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Marylouise Oates

Landing Big Stars Easy for the Lucky Few

October 23, 1987|Marylouise Oates

Do you think the opening of "Hollywood: Legend and Reality" Dec. 5 at the Natural History Museum will pull in a lot of really major stars?

Before you break up laughing, here's how one person answered: Michael Fuchs, chairman of Home Box Office, sat back in his Polo Lounge booth, shrugged a satisfied shrug and allowed himself as much of a smile as New Yorkers permit when in L.A. on business.

That shrug must be interpreted as Fuchs' knowing that having stars turn out is a proverbial piece of cake for this particular opening, since Time Inc. is involved. It is picking up the tab on the traveling exhibit (400 photographs and major artifacts including everything from Rick's piano from "Casablanca" to the Golden Calf from "The Ten Commandments"). Celebrities crave attention--and when Time's subsidiaries, HBO's Fuchs and People publisher Don Elliman, host this party, they will have no trouble getting their dance cards filled.

An event with political purpose, especially on the increasingly vocal Leftside of L.A., brings out lots of involved stars. A good example is the Nov. 7 benefit for Refugees International, which has dozens of famous names on its invite, and the likes of T-Bone Burnett and Kris Kristofferson performing. They, and committee members like Sam Waterston, are involved in the effort--and they will all turn their friends out for the event.

Attracting the Big Stars

But not all parties are such easy draws as these two.

There are just hardly enough celebrities to go around--especially once organizers of an event want to attract brand-names beyond the usual suspects who seem to follow the axiom "have invitation--will travel." The demand on major stars to appear at parties started out with charities, and is now being echoed by businesses (although the celebrities don't seem to mind it for major national publications). A star's appearance at a company's national convention or board meeting nets some real cash--although for many celebs, charity events are not done for charity.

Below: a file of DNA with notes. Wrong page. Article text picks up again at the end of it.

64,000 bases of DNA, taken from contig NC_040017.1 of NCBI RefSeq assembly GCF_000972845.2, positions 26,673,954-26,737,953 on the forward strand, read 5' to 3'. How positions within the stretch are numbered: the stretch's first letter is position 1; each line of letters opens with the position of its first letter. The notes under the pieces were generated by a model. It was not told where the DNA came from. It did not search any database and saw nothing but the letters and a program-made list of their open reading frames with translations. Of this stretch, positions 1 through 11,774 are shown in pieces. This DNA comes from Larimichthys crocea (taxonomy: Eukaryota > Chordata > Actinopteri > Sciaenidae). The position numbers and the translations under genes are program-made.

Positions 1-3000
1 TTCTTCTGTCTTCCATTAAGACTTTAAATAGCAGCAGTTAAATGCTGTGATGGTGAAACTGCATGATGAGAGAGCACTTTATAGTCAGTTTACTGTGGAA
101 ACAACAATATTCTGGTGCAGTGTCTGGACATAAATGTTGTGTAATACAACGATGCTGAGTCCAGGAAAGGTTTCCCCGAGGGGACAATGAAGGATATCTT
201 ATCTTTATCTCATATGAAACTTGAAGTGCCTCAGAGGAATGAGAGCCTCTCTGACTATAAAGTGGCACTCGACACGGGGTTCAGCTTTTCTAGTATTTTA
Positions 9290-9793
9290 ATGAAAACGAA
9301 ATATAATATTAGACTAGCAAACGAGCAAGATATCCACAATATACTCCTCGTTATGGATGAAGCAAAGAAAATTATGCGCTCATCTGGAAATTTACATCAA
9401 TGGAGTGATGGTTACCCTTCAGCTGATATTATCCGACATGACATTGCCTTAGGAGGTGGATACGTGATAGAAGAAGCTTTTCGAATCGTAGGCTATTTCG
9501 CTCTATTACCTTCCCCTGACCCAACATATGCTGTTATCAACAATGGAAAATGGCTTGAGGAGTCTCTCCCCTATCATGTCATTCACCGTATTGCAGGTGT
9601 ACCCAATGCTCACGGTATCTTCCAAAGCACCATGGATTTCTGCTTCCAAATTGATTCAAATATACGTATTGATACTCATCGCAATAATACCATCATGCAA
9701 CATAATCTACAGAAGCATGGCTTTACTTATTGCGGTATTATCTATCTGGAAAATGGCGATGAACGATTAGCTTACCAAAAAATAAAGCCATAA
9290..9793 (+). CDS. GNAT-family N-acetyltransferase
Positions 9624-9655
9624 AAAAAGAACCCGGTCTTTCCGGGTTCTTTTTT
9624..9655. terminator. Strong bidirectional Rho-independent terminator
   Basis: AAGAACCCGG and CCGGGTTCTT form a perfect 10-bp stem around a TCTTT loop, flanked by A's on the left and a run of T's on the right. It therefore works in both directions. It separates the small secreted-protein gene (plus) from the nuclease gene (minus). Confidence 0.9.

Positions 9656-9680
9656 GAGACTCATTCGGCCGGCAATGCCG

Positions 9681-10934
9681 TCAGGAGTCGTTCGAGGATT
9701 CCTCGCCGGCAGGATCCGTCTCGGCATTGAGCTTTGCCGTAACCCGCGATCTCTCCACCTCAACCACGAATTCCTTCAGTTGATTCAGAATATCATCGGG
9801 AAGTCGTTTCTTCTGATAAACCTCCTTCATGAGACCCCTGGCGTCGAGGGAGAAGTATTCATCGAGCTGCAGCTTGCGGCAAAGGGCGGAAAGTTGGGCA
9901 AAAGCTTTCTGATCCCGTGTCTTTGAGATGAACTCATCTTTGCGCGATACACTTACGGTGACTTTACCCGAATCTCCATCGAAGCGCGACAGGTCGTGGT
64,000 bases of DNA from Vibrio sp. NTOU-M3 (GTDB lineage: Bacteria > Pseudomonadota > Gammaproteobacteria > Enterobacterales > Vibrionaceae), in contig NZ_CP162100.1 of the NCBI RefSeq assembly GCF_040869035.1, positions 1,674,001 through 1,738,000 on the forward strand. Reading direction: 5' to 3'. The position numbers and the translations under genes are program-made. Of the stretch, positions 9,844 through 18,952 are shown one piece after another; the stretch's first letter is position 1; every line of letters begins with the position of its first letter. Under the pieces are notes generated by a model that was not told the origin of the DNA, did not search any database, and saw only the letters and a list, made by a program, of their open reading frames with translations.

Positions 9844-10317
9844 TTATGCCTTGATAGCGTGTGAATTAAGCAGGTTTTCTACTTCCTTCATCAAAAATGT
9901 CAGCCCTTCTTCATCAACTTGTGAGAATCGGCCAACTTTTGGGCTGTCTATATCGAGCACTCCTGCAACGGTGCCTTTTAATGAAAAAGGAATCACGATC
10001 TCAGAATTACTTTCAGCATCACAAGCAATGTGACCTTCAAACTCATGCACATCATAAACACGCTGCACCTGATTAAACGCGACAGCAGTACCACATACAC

With most stars who perform at charity events, there is frequently the honorarium. "Some stars get money. Most of them get an honorarium. It ranges from expenses to $25,000," according to publicist Alan Neirob.

And then there are the stars who show up to sit in the audience. Race-car driver Danny Sullivan will be attending the Commitment to Life benefit for AIDS Project/LA Nov. 1. "He gets invited to everything and he's never paid," Neirob explained. "They want him because of his name value for publicity. Why does a celebrity attend a charity event? They are friends with the person honored, they have an obligation to the organization, or they are going because of their publicity."

Some charities have no problem, like the annual Scopus Award dinner. "It seems like it is difficult for everybody except Sally Fleck," said publicist Susan Reynolds, talking about the West Coast coordinator for the American Friends of Hebrew University in Jerusalem. "They do such a wonderful job each year and the artist that they honor and the star they get to perform is so pleased, that they've got a great reputation by word of mouth." Barbra Streisand was honored one year, with Neil Diamond performing. Last year it was Steven Spielberg. Success breeds success: "When you have somebody you want to honor and you feel deserves to be honored, you just tell them the past honorees, and that speaks for itself," Reynolds said.

Some stars (only a relative few) become involved on a long-term basis with charities for personal reasons. Victoria Principal for four years has served as the national chairman for the Arthritis Foundation--both her parents are afflicted with forms of the disease. John Ritter's brother has cerebral palsy, and for 10 years, Ritter has been involved with the United Cerebral Palsy Foundation.

This past Tuesday, Los Angeles Rams owner Georgia Frontiere was honored with the Gold Medal from the National Foundation for Ileitis and Colitis. On hand as emcees were Mary Ann Mobley and her husband, Gary Collins. She pointed out to the audience the problems of people dealing with "our disease."

And then again, some events have moved beyond screen stars to kitchen stars and artist stars--like Wednesday's reception launching the Omega Art watch at Neiman-Marcus. Honored there will be architect Frank Gehry, designer James Galanos, interior designer Nick Berman, photographer Matthew Rolsteon and chef Wolfgang Puck.

And when a chef has as much pulling power as a prince of the screen, you know you are in Hollywood.

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